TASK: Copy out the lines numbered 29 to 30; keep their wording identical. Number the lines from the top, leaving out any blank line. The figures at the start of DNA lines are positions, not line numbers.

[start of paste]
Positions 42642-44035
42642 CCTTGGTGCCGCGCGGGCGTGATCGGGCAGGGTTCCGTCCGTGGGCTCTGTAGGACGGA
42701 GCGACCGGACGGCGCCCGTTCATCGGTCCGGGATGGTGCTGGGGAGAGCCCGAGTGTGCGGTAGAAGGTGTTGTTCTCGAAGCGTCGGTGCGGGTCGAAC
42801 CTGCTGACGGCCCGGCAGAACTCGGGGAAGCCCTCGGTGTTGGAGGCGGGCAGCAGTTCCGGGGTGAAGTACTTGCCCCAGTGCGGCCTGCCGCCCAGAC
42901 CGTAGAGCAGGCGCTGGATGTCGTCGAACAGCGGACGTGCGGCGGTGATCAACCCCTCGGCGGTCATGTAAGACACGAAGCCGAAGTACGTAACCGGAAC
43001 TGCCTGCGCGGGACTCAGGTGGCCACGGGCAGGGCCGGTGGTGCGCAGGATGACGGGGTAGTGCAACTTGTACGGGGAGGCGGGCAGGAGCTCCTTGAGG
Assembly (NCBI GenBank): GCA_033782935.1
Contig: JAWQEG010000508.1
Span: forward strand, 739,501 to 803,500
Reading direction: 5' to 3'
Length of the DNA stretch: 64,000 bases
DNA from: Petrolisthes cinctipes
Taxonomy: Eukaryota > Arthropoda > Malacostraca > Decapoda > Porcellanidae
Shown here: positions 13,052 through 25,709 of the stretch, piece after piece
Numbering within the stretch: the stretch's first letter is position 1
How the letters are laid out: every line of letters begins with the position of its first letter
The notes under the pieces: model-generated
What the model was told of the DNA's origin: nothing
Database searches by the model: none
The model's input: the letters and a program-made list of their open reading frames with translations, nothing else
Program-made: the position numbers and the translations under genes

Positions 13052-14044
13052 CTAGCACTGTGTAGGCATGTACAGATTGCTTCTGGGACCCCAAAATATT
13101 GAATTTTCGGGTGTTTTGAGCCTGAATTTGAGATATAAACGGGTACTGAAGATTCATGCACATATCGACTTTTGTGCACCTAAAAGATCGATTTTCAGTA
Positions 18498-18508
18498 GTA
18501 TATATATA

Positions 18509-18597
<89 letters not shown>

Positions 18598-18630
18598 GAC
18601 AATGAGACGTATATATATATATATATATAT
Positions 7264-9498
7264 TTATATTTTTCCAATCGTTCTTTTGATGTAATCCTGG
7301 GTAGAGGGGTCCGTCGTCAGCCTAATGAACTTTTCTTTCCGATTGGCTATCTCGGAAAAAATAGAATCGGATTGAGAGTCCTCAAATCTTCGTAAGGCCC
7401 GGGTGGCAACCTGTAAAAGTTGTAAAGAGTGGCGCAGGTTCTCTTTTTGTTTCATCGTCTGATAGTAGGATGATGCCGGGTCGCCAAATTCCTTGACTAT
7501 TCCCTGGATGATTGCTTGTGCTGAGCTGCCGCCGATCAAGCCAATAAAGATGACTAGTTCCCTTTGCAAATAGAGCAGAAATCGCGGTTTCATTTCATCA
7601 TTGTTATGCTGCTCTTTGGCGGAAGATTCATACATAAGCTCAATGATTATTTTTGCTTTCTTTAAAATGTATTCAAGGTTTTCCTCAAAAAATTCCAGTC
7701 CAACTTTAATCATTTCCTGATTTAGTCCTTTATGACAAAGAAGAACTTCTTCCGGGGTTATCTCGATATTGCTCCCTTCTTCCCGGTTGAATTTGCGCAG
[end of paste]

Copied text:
<89 letters not shown>

Positions 18598-18630